Ward 1 City Director Erma Hendrix said she agreed with the mayor that "some changes will have to be made." Other city board members had questions for Scott and Lenehan.

"Here's the elephant in the room: We have lived with reducing things, but we're now down to human capital and the euphemism 'to get our house in order' is we're going to let people off," At-large City Director Dean Kumpuris said. "So now I want to ask you the hard question: How many people are we going to let off and who are we going to let go in this situation?"

He pushed for Scott to take options back to the board for input, and he asked if city leaders were planning to pay back 2018's $7 million loss this year. Scott said that hadn't been decided yet and that he'd provide at least three options on how to "right-size" city government.

"To answer your question as it relates to human capital, I'll just, I'll be very frank. We have -- 75 percent of our general fund budget is personnel. We need to curb it back and right-size government and take steps and phases, and we don't know that journey yet, but a more manageable personnel cost should be around 65 percent," Scott said.

Ward 2 City Director Ken Richardson said the 75 percent of the budget going toward personnel troubled him. When asked by Ward 5 City Director Lance Hines about the 65 percent number, Scott said it wasn't a target but a figure to work toward based on his experience as a bank executive.

Hines, as well as Richardson, questioned Scott's proposed addition of officers to the police force. Richardson said he felt Scott had the right priorities about public safety but that the city needed to be "a little bit more creative" in its policing.

"Those parts of our city where they see 'patrol and control,' they don't want to see more police," Richardson said.

Hines said he didn't think the city had gotten a chance yet to see how much a fully staffed police force could reduce crime, with the department having recently filled its vacancies, adding that the city should look at what it had before adding more officers.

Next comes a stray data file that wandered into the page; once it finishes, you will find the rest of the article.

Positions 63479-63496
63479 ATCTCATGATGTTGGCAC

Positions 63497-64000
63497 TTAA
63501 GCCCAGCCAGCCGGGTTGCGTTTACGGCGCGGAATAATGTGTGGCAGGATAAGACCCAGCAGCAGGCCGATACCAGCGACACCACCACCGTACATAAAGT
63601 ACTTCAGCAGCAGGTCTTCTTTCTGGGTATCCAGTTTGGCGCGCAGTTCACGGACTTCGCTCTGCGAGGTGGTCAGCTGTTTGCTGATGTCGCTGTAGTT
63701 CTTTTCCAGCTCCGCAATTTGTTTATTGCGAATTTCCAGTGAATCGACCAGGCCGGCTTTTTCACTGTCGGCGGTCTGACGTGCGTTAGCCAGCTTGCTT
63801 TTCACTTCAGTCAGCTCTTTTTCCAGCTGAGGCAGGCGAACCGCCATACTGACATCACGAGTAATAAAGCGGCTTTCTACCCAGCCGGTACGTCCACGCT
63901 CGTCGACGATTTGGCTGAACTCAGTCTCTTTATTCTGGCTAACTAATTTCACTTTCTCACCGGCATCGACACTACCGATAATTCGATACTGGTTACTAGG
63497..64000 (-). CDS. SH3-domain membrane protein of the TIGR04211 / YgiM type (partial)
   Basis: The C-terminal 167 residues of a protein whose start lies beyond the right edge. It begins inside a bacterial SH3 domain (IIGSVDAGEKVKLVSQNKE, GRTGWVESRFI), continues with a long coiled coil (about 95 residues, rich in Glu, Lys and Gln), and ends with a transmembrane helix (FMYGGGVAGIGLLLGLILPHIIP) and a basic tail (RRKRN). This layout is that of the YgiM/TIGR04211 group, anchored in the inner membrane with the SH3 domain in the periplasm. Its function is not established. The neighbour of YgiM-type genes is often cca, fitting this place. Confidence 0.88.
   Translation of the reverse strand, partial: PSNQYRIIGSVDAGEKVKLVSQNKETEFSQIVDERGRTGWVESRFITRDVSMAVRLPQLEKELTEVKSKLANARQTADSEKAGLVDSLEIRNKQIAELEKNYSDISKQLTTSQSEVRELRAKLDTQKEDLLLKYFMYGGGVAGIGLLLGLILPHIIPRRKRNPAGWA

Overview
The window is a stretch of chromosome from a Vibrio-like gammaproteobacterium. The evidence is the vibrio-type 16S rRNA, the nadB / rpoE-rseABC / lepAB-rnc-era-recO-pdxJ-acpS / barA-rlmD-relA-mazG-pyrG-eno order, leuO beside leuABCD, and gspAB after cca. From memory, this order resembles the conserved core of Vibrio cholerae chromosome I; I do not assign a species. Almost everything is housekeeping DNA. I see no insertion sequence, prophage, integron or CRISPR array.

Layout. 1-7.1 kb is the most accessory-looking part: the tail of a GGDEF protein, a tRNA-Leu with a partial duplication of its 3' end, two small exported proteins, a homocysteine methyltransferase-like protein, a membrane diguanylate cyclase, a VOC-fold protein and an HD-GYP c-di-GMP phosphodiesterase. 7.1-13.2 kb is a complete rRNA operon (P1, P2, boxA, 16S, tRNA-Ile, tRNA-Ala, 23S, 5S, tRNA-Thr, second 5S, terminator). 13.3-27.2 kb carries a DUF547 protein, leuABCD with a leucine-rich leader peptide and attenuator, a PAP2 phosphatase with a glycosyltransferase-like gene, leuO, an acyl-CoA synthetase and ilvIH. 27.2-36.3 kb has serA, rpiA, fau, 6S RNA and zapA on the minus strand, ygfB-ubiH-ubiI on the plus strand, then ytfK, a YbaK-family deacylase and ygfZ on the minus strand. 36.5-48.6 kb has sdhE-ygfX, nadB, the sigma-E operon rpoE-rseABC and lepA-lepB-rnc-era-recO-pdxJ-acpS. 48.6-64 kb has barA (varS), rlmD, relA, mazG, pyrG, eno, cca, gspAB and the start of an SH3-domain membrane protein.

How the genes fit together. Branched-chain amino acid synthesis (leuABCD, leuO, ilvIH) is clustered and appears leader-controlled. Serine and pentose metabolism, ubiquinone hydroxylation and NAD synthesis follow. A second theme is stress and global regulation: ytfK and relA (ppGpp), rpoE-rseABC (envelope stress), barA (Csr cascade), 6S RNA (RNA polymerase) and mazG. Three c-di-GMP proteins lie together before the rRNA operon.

"If we're really serious about this, there can't be any ... sacred cows," Hines said.

Metro on 04/17/2019

Print Headline: Mayor, Little Rock board look at budget concerns, personnel cuts


Sponsor Content

You must be signed in to post comments


  • NoUserName
    April 17, 2019 at 7:04 a.m.

    That's rich, given that Scott hired his Chief of Staff at signifigantly higher pay than Stodola AND is funneling ALL media requests through his hourly-paid part time spokewoman who, incidentally, also worked on his campaign.
    As for city costs, how about we dump the superfluous two-headed monster of a government that we have?
    Regarding the police, as far as I recall, some of those unfilled positions are funded from the 2011 sales tax increase the city voted for. Of course, unused funding simply goes to gen rev which lowers the incentive to actually fill those positions.

    April 17, 2019 at 7:32 a.m.

    As the cost of living goes up, the city collects more. When I pay more for a shirt or a TV the city collects tax on that higher amount. The city's cost hasn't gone up any higher or faster than my costs yet they always whine about not having enough money. In 2011 they asked for and the voters (foolishly, I think) gave them another 1% sales tax to waste. Even with that increase above the cost of living they can't make do. POOR management and poor priorities.
    It's past time that Little Rock city hall cut the fluff and feel good programs and properly funded based services like public safety, public works, parks.

  • Foghorn
    April 17, 2019 at 8:09 a.m.

    FINALLY. I and others have commented many times that 75% of the budget going to headcount is 20-25% too high and MUST be cut. 65% won’t meet the need; it needs to be at least 10% lower. I’m guessing Scott knows that but can’t say it out loud. The ARTimes article on this makes specific recommendations like no longer paying for CoC salaries, stop money going to the I30 gulch fiasco, and stop ‘Uber for Cops,’ which allows almost 200 cops living outside LR free cars, gas, maintenance, no tax liability. If people look closely, there are lots of places to cut.